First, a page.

• The dull scrape of her large spoon was audible throughout the tent as she thu_ept from burning the mixture of corn in the grain, flour, milk, raisins, currants, and what not, that composed the antiquated slop in which she dealt.
  • Vessels holding the separate ingredients stood on a white-clothed table o_oards and trestles close by.
  • The young man and woman ordered a basin each of the mixture, steaming hot, an_at down to consume it at leisure. This was very well so far, for furmity, a_he woman had said, was nourishing, and as proper a food as could be obtaine_ithin the four seas; though, to those not accustomed to it, the grains o_heat swollen as large as lemon-pips, which floated on its surface, might hav_ deterrent effect at first.
  • But there was more in that tent than met the cursory glance; and the man, wit_he instinct of a perverse character, scented it quickly. After a mincin_ttack on his bowl, he watched the hag's proceedings from the corner of hi_ye, and saw the game she played. He winked to her, and passed up his basin i_eply to her nod; when she took a bottle from under the table, slily measure_ut a quantity of its contents, and tipped the same into the man's furmity.
  • The liquor poured in was rum. The man as slily sent back money in payment.
  • He found the concoction, thus strongly laced, much more to his satisfactio_han it had been in its natural state. His wife had observed the proceedin_ith much uneasiness; but he persuaded her to have hers laced also, and sh_greed to a milder allowance after some misgiving.
  • The man finished his basin, and called for another, the rum being signalle_or in yet stronger proportion. The effect of it was soon apparent in hi_anner, and his wife but too sadly perceived that in strenuously steering of_he rocks of the licensed liquor-tent she had only got into maelstrom depth_ere amongst the smugglers.
  • The child began to prattle impatiently, and the wife more than once said t_er husband, "Michael, how about our lodging? You know we may have trouble i_etting it if we don't go soon."
  • But he turned a deaf ear to those bird-like chirpings. He talked loud to th_ompany. The child's black eyes, after slow, round, ruminating gazes at th_andles when they were lighted, fell together; then they opened, then shu_gain, and she slept.
  • At the end of the first basin the man had risen to serenity; at the second h_as jovial; at the third, argumentative, at the fourth, the qualitie_ignified by the shape of his face, the occasional clench of his mouth, an_he fiery spark of his dark eye, began to tell in his conduct; he wa_verbearing—even brilliantly quarrelsome.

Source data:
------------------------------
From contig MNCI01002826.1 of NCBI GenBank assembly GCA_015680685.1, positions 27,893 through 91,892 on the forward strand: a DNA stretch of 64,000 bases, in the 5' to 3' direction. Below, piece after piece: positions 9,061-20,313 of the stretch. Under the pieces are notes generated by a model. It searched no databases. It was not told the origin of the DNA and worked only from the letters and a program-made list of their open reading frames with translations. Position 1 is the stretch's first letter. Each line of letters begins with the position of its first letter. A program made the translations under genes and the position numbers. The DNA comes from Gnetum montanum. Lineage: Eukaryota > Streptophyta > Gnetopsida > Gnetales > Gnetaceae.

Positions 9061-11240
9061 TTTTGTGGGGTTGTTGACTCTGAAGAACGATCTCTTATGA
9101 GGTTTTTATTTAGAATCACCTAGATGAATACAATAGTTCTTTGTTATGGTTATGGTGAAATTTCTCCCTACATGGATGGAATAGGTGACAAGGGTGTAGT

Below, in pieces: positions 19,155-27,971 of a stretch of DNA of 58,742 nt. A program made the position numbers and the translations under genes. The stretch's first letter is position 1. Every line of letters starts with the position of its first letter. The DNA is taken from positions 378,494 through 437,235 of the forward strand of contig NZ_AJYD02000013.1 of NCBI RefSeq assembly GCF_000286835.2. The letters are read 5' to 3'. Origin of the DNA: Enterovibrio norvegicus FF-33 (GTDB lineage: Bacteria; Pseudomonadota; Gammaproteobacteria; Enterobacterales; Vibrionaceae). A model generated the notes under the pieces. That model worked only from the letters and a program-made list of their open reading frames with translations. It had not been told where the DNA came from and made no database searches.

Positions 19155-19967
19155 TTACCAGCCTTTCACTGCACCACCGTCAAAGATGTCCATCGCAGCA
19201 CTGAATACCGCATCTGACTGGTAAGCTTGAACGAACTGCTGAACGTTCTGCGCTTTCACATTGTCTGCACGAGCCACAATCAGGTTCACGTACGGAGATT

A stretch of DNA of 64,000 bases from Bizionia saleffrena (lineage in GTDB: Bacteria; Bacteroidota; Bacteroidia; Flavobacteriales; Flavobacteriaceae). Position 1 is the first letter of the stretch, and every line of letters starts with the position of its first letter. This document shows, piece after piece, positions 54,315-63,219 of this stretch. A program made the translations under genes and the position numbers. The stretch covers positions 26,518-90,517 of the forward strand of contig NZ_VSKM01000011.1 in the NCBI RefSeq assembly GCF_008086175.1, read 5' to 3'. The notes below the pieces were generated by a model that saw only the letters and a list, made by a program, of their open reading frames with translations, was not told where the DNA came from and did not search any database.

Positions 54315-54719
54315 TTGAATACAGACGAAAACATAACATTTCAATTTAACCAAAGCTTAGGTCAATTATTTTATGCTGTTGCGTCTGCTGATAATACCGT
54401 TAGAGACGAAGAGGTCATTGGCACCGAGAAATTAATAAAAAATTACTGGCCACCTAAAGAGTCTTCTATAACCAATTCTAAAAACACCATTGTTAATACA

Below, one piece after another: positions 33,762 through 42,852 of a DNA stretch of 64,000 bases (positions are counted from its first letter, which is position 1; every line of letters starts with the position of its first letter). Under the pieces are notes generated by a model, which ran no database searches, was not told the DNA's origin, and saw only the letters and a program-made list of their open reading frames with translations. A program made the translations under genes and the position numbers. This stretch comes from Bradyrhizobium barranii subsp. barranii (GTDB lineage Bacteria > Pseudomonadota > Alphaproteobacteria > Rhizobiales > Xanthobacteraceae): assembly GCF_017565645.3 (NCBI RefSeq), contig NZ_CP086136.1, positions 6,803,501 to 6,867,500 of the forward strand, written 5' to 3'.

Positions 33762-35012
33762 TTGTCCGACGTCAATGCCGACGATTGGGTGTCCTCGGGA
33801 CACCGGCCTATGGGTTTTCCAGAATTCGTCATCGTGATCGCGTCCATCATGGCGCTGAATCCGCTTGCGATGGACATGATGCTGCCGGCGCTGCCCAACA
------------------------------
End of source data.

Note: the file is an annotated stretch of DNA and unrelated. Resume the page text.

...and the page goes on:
• The conversation took a high turn, as it often does on such occasions. Th_uin of good men by bad wives, and, more particularly, the frustration of man_ promising youth's high aims and hopes and the extinction of his energies b_n early imprudent marriage, was the theme.
  • "I did for myself that way thoroughly," said the trusser with a contemplativ_itterness that was well-night resentful. "I married at eighteen, like th_ool that I was; and this is the consequence o't." He pointed at himself an_amily with a wave of the hand intended to bring out the penuriousness of th_xhibition.
  • The young woman his wife, who seemed accustomed to such remarks, acted as i_he did not hear them, and continued her intermittent private words of tende_rifles to the sleeping and waking child, who was just big enough to be place_or a moment on the bench beside her when she wished to ease her arms. The ma_ontinued—
  • "I haven't more than fifteen shillings in the world, and yet I am a goo_xperienced hand in my line. I'd challenge England to beat me in the fodde_usiness; and if I were a free man again I'd be worth a thousand pound befor_'d done o't. But a fellow never knows these little things till all chance o_cting upon 'em is past."
  • The auctioneer selling the old horses in the field outside could be hear_aying, "Now this is the last lot—now who'll take the last lot for a song?
  • Shall I say forty shillings? 'Tis a very promising broodmare, a trifle ove_ive years old, and nothing the matter with the hoss at all, except that she'_ little holler in the back and had her left eye knocked out by the kick o_nother, her own sister, coming along the road."